Skip to content
All posts

Enhancing Cybersecurity through SBOMs with


Recent cyber incidents, such as the SolarWinds breach, Microsoft Exchange vulnerabilities, and the Colonial Pipeline attack, have highlighted the vulnerabilities faced by both public and private sector organizations. To address these challenges, the U.S. government has taken significant steps to improve the nation's cybersecurity posture, including the revision of the Federal Acquisition Regulation (FAR) to foster greater information sharing about cyber threats and incidents. lets you effortlessly create and share an SBOM in one step, and is poised to play a pivotal role in this effort.


Executive Order 14028: A Catalyst for Change

Executive Order 14028, signed by the President on May 12, 2021, and published in the Federal Register at 86 FR 26633 on May 17, 2021, serves as a cornerstone for enhancing the nation's cybersecurity. One of its key objectives is to bolster the protection of government networks and foster increased information sharing between government entities and IT and OT service providers. To achieve these goals, the Department of Defense (DoD), the General Services Administration (GSA), and NASA are proposing revisions to the FAR.

The Proposed Changes

The proposed FAR changes align with the recommendations outlined in E.O. 14028, as well as those from the Office of Management and Budget (OMB) and the Cybersecurity and Infrastructure Security Agency (CISA). These changes aim to standardize contract requirements for cybersecurity and hold accountable those who jeopardize U.S. information or systems. Here are some key highlights of the proposed changes:

  1. Definition Update: The term "information and communication technology" (ICT) replaces "information technology." This update expands the scope to include telecommunications services, electronic media, Internet of Things (IoT) devices, and operational technology. Additionally, the term "software" is revised to "computer software" to align with previously defined terminology.

  2. New Definitions: The proposed FAR changes introduce definitions for IoT devices, operational technology, telecommunications equipment, and telecommunications services. These definitions help standardize the understanding of key components in the cybersecurity landscape.

  3. IPv6 Implementation: The revisions include guidance on transitioning to Internet Protocol Version 6 (IPv6) as outlined in OMB Memorandum M–21–07, further enhancing network security.

  4. Incident Reporting: The FAR updates include provisions for reporting security incidents and requests for information or access, ensuring swift responses to potential threats.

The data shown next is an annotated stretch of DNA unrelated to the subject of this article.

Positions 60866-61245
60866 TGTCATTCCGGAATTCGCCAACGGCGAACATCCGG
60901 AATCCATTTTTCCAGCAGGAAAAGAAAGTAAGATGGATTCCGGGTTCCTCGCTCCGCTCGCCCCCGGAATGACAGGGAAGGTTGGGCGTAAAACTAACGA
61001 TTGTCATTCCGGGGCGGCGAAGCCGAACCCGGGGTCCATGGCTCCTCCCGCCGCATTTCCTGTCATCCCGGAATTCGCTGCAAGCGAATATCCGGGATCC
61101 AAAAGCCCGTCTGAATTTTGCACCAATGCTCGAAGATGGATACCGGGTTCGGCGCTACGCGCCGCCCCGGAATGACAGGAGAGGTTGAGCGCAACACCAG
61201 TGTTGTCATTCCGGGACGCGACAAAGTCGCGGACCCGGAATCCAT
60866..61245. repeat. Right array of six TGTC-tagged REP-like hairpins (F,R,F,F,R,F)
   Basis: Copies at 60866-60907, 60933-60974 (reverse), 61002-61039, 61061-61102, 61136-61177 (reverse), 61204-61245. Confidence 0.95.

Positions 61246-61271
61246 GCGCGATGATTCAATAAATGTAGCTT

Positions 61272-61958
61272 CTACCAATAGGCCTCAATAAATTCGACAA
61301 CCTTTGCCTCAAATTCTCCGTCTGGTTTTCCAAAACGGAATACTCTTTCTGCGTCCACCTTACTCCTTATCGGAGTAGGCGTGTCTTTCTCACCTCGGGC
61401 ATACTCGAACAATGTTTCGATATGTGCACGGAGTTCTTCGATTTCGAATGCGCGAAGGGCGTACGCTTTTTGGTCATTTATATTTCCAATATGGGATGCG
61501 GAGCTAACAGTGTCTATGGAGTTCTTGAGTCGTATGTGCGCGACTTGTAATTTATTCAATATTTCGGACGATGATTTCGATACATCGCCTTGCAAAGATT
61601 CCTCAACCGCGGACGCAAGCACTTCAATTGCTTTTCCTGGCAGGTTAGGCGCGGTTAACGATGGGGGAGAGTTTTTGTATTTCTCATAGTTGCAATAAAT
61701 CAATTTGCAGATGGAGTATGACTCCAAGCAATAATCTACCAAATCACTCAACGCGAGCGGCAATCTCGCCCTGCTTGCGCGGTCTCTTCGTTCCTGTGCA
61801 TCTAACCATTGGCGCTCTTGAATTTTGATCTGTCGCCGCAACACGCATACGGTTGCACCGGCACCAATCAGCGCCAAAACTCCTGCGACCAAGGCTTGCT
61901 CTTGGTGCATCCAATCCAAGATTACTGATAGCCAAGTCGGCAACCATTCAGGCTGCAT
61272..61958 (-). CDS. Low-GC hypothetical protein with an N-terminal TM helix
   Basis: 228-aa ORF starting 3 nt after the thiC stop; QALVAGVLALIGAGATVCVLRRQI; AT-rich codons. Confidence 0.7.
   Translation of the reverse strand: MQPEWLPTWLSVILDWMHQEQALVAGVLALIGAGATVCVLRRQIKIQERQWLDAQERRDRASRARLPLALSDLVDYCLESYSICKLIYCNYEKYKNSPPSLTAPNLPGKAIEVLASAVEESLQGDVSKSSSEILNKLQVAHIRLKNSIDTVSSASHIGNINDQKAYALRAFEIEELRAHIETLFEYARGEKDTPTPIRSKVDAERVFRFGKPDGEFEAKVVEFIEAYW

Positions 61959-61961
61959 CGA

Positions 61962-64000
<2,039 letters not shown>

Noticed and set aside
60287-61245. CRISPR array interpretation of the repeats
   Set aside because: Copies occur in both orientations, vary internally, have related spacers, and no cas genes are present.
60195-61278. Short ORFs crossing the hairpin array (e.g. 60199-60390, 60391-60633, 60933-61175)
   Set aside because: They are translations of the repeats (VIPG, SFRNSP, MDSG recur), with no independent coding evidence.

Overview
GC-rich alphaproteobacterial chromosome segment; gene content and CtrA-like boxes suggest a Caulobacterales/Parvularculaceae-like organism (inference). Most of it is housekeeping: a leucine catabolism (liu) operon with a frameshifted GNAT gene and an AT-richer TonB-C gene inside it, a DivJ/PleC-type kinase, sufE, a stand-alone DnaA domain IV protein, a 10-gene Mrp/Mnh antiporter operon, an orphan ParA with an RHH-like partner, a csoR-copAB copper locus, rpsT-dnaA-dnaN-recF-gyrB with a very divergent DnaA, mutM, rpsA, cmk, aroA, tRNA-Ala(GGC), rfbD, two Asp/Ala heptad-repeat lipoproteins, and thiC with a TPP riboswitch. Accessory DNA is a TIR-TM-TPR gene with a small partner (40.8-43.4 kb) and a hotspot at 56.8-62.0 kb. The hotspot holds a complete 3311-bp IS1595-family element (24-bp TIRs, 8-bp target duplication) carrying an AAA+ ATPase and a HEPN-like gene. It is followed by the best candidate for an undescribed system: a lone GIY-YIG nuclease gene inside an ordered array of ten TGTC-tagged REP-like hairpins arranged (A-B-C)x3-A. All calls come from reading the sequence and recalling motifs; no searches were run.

5. Contractual Changes: Several FAR clauses, such as 52.239–ZZ, Incident and Threat Reporting and Incident Response Requirements for Products or Services Containing Information and Communications Technology, have been added to address security incident reporting, supporting incident response, and more.


Software Bills of Materials (SBOMs): A Game-Changing Requirement

One of the most significant additions proposed in the FAR changes is the requirement for contractors to develop and maintain a Software Bill of Materials (SBOM) for any software used in the performance of a contract. This requirement, irrespective of whether a security incident occurs, is a critical step in enhancing cybersecurity. SBOMs, as outlined in section 10(j) of E.O. 14028, are comprehensive lists of software components used in a system or application.

SBOMs are invaluable for incident response as they enable quick identification of known vulnerabilities. They provide essential insights into the software supply chain, allowing organizations to assess and mitigate risks effectively. To support this effort, offers an easy way to create and share SBOMs, ensuring compliance with the new FAR requirements.

Anticipating Challenges and Seeking Solutions

As we move forward with these proposed changes, it's important to consider potential challenges and solutions:

  1. Collecting SBOMs: How should SBOMs be collected from contractors, and what protections are necessary for the information they contain?

  2. Scope of Requirement: What is the appropriate scope of the SBOM requirement to ensure security while not imposing undue burdens on contractors?

  3. Challenges in Development: What challenges will contractors face in developing SBOMs, especially regarding legacy software and software resellers?

  4. Updating SBOMs: How should organizations evaluate when an SBOM must be updated based on changes in new builds or major releases?

  5. Monitoring SBOMs: What is the right balance between government and contractors when monitoring SBOMs for embedded software vulnerabilities?

pasted image 0


The proposed FAR changes, driven by E.O. 14028, are a significant leap forward in strengthening the cybersecurity posture of the United States. As cybersecurity threats continue to evolve, it is imperative that government agencies and contractors work together to enhance information sharing, incident response, and vulnerability management. With its user-friendly SBOM creation and sharing capabilities, is well-positioned to support organizations in complying with these new requirements and ensuring a safer digital landscape for all.